If you go to Amazon.com you see an application, but it is enormous and to render it – the last time I looked, took some 300 different service calls to other applications or services. So yes, business services are made up other services, many of which can be quite small domain services. I think this is the mark of a legitimate philosophical change. We are realising that we need more re-useable, composable building blocks, But what is their shape? That is the question we haven’t really got our head round yet.
Here comes the music
One thing that is interesting here is that Jacob is quite keen on the use of musical analogies to try and describe what is happening within this philosophical change. For example, does he see Habitat as the orchestrator, or the composer that the orchestrator uses, or is it perhaps the conductor?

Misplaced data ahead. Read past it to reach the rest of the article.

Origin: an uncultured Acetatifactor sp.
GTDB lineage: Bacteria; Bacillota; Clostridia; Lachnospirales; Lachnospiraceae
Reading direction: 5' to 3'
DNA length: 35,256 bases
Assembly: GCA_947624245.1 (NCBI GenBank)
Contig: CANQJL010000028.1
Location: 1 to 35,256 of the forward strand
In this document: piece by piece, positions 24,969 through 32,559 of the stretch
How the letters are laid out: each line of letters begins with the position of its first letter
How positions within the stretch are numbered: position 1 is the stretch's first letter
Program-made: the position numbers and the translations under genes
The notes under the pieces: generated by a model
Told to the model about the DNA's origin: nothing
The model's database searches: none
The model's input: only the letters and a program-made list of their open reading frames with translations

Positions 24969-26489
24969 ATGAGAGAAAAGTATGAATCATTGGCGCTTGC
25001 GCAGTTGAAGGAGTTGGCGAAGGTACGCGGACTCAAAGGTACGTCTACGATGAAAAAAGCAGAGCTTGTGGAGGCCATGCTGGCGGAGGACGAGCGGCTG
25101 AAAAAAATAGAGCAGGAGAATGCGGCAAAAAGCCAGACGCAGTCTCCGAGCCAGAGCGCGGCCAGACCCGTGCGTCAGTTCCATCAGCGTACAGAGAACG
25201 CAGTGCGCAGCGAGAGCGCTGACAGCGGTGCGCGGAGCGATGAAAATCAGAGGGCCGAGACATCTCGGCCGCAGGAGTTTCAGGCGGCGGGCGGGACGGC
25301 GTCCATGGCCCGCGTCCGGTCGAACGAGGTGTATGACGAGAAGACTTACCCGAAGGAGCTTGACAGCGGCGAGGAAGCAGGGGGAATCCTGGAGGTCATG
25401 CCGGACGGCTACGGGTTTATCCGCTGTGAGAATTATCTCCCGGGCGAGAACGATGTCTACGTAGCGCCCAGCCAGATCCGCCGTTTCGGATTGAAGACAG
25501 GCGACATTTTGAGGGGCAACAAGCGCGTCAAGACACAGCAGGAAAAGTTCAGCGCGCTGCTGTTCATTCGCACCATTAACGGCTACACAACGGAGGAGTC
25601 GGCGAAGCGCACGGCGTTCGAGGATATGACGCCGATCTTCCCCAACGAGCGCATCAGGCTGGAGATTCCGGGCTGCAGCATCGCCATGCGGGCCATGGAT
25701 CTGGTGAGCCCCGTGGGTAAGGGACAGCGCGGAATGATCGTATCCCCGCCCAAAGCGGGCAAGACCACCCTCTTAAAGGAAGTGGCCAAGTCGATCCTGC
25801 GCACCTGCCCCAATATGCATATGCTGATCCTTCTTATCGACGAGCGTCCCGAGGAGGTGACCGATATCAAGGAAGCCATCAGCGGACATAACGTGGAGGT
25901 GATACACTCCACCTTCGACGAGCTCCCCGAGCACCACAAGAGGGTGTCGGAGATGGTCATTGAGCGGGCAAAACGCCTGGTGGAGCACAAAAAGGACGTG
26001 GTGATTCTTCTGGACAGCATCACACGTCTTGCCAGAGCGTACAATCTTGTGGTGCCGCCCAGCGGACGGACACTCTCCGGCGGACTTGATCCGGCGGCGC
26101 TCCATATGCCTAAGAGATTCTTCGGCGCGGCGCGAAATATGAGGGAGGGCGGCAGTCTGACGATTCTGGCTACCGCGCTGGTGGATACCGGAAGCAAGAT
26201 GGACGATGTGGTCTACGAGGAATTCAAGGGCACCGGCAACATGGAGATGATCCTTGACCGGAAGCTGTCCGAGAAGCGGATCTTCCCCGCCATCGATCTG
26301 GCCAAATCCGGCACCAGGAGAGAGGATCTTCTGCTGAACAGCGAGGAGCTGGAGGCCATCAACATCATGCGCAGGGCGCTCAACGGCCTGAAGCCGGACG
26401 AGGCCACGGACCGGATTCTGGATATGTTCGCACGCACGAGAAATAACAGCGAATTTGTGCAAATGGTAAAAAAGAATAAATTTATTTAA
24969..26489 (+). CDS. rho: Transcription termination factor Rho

He sides against the term conductor as that implies a degree of centralisation, where the members of a band, or orchestra, know what to play. They are watching the conductor less for timing and more for the `feel’ and emotion. But Habitat has no central point, instead the applications network themselves together to inform each about what is happening. It allows users to build a model of what a service is, and what sorts of behaviour can be expected from it, and because the services can deploy themselves it becomes possible to build a system that will allow the applications to relate to each other.